Providing Health Advice In The Age Of Dr Google

When I was a teenager, if I had a health question, I’d go to mum. And if I didn’t want to ask mum about it, I wouldn’t ask anyone. It may not surprise you that we were regulars at A&E. 

These days, I can still ask mum, but my first port of call is “Dr Google”. 

And I’m not the only one. Whether we like it or not, more and more people are using search engines to self-diagnose. 

A quick search of your symptoms online is free, convenient, and for the most part: private. That’s important when the topic is embarrassing, sensitive or just plain uncomfortable to talk about with others. 

Google processes over 40,000 search queries every second on average, and according to Google’s health programme manager, one in 20 searches are health related, equating to 175 million searches each day. That’s a lot of people asking questions about their health. 

Results from a study released in July 2018 show that 80% of Internet users searched for a health-related topic online, up from 62% who said they went online to research health topics in 2001. 

Dr Google is here to stay. 

It may concern you that people are finding incorrect information online or jumping to conclusions, after all, we often zero in on the most terrible diagnosis for whatever it is we think we might have. 

So with this in mind, what can your pharmacy do to ensure members of your local community make the right decisions when it comes to health purchases? 

Provide health information on your website 

Help your community find informative advice online about a range of health topics by adding articles to your website. Along with the difference between a cold and the flu, include the topics that people are wanting to search for privately, and add product suggestions so that they can purchase directly from your pharmacy. 

A Google report into understanding consumer’s search behaviour, found 4 in 5 consumers use search engines to find local information, so sprinkle in keywords for your town, city and even country into each article. That same report found 50% of consumers who conducted a local search on their smart phone visited a store within a day, and 34% of tablet/computer users did the same, so make sure your contact details are also included.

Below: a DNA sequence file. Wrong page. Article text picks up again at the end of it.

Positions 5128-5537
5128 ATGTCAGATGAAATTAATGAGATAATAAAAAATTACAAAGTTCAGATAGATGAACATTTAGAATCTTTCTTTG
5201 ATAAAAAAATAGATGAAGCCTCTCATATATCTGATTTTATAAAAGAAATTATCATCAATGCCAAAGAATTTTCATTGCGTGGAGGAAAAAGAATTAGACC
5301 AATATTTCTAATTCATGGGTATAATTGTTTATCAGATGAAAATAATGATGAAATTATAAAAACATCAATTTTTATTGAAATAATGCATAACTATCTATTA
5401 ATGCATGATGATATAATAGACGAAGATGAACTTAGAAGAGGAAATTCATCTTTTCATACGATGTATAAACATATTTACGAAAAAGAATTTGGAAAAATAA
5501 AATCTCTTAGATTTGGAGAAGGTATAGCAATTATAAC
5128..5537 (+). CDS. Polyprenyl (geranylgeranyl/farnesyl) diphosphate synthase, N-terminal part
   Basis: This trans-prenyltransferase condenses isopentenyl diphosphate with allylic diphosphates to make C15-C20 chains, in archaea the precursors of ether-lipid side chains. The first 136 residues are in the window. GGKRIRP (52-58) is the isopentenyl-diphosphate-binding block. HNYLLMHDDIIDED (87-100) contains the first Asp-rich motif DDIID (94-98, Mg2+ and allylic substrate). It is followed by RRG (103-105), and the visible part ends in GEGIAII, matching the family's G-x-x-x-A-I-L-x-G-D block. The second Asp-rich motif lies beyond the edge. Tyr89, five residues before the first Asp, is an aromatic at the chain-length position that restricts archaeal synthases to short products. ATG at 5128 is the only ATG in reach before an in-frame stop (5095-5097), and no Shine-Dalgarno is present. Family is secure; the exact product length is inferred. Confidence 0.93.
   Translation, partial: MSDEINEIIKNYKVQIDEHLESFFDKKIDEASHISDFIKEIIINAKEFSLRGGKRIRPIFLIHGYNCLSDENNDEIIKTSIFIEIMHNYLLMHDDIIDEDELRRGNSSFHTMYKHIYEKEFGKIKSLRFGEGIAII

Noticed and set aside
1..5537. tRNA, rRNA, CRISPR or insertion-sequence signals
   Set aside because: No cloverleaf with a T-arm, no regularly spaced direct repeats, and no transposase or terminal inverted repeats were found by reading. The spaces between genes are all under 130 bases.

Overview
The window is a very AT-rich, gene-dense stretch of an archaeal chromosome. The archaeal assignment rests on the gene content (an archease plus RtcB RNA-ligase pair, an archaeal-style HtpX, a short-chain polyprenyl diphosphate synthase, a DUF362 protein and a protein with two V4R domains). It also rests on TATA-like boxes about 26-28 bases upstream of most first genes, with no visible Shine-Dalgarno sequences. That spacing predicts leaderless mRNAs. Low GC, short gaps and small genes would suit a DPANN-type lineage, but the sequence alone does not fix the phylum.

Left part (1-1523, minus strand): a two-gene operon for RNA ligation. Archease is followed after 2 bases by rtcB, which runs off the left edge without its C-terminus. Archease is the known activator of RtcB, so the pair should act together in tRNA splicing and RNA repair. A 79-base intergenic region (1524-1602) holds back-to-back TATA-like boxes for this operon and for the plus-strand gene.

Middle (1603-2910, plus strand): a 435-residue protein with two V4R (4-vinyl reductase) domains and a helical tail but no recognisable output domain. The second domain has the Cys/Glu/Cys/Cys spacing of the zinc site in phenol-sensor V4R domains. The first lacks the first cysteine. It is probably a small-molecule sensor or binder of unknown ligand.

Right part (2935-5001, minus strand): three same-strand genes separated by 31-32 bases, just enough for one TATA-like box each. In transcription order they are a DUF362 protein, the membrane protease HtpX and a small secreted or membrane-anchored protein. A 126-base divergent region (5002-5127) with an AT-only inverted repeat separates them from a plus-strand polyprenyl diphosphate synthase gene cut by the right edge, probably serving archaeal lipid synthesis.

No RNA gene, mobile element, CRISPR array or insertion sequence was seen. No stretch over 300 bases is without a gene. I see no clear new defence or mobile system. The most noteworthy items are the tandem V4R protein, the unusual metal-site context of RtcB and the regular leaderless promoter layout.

Advertise your availability 

Make it clear that you’re always available for a one-on-one chat. Along with your pharmacy’s phone number and address at the bottom of each article, include an enquiry form in case they have further questions that they’re less comfortable talking about in-person or over the phone. 

And remember: you know when health professionals are available at your pharmacy and how best to book an appointment, but your customers may not. 

Allow online purchasing 

Let’s be honest: some pharmacy products are more awkward for consumers to buy in public. And the smaller the community, the higher the chance of running into someone you know, and the gossip that can follow. 

By allowing products to be purchased on your website, you can help customers feel comfortable about their privacy and either allow products to be shipped directly to their home, or packaged up for discrete in-store collection. 

If there’s important information to include, add it to the delivered package, or schedule a follow up call or appointment.  


This article produced by Storbie, originally featured in the December 18 -January 19 edition of Contact, the magazine for members of the Pharmacy Guild of New Zealand and has been re-published here with permission.

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